Objective. To determine the effects of multidisciplinary home rehabilitation (MHR) on functional and quality of life (QOL) outcomes following hip fracture surgery.
Methods. Systematic review methodology suggested by Cochrane Collaboration was adopted. Reviewers independently searched the literature, selected the studies, extracted data, and performed critical appraisal of studies. Summary of the results of included studies was provided.
Results. Five studies were included. Over the short-term, functional status and lower extremity strength were better in the MHR group compared to the no treatment group (NT). Over the long-term, the MHR group showed greater improvements in balance confidence, functional status, and lower extremity muscle strength compared to NT group, whereas the effect on QOL and mobilitywas inconsistent across the studies. Several methodological issues related to study design were noted across the studies.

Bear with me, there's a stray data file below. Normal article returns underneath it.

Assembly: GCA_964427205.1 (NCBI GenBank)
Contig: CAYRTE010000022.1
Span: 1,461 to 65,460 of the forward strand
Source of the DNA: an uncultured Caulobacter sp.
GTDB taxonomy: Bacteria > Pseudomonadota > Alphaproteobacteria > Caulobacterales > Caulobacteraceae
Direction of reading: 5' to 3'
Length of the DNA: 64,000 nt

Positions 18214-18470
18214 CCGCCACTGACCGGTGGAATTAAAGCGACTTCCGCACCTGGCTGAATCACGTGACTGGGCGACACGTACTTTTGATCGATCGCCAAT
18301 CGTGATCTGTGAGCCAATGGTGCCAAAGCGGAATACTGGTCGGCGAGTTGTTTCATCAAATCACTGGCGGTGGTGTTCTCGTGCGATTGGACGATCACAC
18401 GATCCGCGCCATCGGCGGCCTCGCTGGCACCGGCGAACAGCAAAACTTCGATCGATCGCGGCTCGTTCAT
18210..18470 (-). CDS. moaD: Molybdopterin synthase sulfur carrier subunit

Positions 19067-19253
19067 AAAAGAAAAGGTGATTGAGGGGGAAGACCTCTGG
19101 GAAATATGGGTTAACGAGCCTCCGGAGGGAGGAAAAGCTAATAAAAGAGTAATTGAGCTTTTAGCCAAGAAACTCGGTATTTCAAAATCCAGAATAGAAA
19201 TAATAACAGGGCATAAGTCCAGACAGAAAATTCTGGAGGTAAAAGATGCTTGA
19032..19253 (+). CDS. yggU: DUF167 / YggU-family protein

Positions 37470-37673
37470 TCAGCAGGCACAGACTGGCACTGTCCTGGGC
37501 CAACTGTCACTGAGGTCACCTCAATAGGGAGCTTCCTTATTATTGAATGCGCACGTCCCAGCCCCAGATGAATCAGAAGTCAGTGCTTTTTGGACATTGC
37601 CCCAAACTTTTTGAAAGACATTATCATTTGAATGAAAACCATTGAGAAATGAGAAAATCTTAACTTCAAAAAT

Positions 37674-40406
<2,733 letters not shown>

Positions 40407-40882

Conclusion. The MHR was found to be more effective compared to the NT in improving functional status and lower extremity strength in patients with hip fracture surgery. Results of this review do not make a strong case for MHR due to high risk of bias in the included studies. Further research is required to accurately characterize the types of disciplines involved in MHR and frequency and dosage of intervention.
Kathleen Donohue, Richelle Hoevenaars, Jocelyn McEachern, Erica Zeman, and Saurabh Mehta, “Home-Based Multidisciplinary Rehabilitation Following Hip Fracture Surgery: What Is the Evidence?,” Rehabilitation Research and Practice, vol. 2013, Article ID 875968, 10 pages, 2013. doi:10.1155/2013/875968